Grant of £1m to 'fight terrorism'

Neither the Treasury nor the Charity Commission can explain how the regulator will spend the £1m it was awarded last week to fight terrorism.

The new funding is part of a wider counter-terrorism finance strategy headed by economic secretary to the Treasury Ed Balls and Home Office minister Tony McNulty.

The funding comes in advance of a joint report by the two government departments on terrorist abuse of charities, which is expected at the end of this month.

"This is about leaders making sure the Charity Commission has the resources it needs," said a Treasury spokesman. "The bulk of the sector is very happy with the Charity Commission helping to institute best practice."

However, it is unclear what "instituting best practice" consists of.

The Treasury said that the commission was free to decide how to spend the £1m, but a commission spokeswoman said nothing would be decided until discussions with the Treasury had taken place.

The next comprehensive spending review will decide whether the £1m will be allocated beyond next year.

Mahmood Hassan, chairman of Muslim relief charity Islamic Aid, warned the commission to tread carefully. "If any group uses charities for inappropriate purposes then this should be stopped," he said. "If research is done sensitively, there would be no harm. The problem is that, if donors get scared of giving money to major Muslim charities, these charities will fail.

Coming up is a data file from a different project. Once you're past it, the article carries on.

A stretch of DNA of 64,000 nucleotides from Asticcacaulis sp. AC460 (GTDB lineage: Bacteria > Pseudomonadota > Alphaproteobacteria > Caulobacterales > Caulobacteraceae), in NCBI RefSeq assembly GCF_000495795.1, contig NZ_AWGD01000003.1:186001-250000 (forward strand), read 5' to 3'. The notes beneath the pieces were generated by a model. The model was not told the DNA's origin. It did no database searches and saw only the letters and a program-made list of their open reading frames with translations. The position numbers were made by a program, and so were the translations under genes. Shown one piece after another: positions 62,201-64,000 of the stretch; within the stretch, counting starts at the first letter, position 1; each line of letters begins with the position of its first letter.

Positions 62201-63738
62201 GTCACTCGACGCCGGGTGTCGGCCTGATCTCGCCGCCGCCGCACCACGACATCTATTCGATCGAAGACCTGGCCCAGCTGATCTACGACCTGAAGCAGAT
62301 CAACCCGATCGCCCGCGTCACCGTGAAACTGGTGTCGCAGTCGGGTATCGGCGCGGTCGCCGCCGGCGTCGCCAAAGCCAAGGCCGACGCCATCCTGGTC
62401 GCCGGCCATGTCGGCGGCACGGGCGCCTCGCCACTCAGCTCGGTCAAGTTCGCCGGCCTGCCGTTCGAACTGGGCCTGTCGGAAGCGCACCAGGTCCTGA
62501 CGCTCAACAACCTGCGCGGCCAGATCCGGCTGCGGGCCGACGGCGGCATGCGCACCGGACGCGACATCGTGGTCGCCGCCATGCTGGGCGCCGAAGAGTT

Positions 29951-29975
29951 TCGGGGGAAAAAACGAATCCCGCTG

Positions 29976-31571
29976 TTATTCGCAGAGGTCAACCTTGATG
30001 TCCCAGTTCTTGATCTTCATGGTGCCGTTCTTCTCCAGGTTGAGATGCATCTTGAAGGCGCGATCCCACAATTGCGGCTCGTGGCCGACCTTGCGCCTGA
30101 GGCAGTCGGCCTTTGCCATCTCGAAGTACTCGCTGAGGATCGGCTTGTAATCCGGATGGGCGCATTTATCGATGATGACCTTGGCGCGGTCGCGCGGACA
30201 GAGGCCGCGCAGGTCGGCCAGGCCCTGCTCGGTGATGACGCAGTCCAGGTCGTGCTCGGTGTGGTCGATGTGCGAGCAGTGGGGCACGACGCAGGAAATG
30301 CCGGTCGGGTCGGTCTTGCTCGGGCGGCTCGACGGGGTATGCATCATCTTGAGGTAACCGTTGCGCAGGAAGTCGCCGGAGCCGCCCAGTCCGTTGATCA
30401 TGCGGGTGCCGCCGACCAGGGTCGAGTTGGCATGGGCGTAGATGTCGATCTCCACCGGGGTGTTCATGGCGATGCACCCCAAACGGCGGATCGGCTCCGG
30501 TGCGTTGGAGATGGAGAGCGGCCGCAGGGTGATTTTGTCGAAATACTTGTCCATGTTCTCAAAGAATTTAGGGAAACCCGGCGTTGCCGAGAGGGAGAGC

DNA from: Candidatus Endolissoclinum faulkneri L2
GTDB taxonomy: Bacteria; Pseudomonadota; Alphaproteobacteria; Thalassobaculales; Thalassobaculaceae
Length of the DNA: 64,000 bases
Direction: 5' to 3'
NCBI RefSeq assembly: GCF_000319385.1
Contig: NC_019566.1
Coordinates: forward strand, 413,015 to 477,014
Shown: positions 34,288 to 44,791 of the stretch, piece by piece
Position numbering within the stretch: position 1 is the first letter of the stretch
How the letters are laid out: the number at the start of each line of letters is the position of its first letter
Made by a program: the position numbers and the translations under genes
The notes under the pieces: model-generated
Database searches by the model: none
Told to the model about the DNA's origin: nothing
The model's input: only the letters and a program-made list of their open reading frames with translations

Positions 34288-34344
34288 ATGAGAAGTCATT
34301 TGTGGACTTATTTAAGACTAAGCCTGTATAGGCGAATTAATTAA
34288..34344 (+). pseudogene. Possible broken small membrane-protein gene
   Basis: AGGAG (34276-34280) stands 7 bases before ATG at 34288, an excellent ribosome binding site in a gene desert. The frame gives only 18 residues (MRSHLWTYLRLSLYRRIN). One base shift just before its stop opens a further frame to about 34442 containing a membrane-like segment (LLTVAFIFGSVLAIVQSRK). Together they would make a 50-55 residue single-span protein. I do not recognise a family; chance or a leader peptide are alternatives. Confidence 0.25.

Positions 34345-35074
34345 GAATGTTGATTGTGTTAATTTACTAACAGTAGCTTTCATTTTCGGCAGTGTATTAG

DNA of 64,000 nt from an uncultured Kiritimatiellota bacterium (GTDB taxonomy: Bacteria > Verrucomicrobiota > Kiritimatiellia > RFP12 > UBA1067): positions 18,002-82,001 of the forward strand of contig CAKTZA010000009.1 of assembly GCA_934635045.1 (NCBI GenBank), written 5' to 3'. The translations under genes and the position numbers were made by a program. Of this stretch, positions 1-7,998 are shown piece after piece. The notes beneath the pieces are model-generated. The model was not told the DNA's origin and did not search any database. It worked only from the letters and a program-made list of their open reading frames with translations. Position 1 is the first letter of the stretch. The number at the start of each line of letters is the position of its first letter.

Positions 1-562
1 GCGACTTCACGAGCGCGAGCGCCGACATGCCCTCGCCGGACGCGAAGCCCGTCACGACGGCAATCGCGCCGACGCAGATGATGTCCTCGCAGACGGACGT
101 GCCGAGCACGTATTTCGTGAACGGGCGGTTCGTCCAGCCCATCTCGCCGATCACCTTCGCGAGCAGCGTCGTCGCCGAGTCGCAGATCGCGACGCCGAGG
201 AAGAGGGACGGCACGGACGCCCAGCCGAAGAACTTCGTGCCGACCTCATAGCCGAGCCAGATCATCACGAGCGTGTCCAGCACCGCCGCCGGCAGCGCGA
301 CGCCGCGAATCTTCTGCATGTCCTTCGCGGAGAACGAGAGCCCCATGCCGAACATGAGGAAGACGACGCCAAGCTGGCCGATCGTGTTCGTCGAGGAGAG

"If there is constant suspicion, this will drive Muslim charities underground and they will be even more difficult to regulate."

The commission said it acted "independently and without bias". The regulator's spokeswoman said: "We've done a lot of work to build constructive relationships with Muslim and other faith charities."

In January, the NCVO criticised the Government's terrorism initiative on charities as "misguided" and "draconian", saying it should be working to engage charities rather than alienate them.

Belinda Pratten, senior policy officer at the NCVO and co-author of the umbrella body's report on terrorism and charities, said: "We want the Government to engage with us about what the risks are and what is already being done to address them."

Nick Aldridge, director of strategy and communications at chief executives body Acevo, said: "We're working closely with the NCVO to monitor the ongoing review of the charity sector. Like the NCVO, we've been concerned at some of the alarmist language around this issue and are awaiting the outcome of the review."

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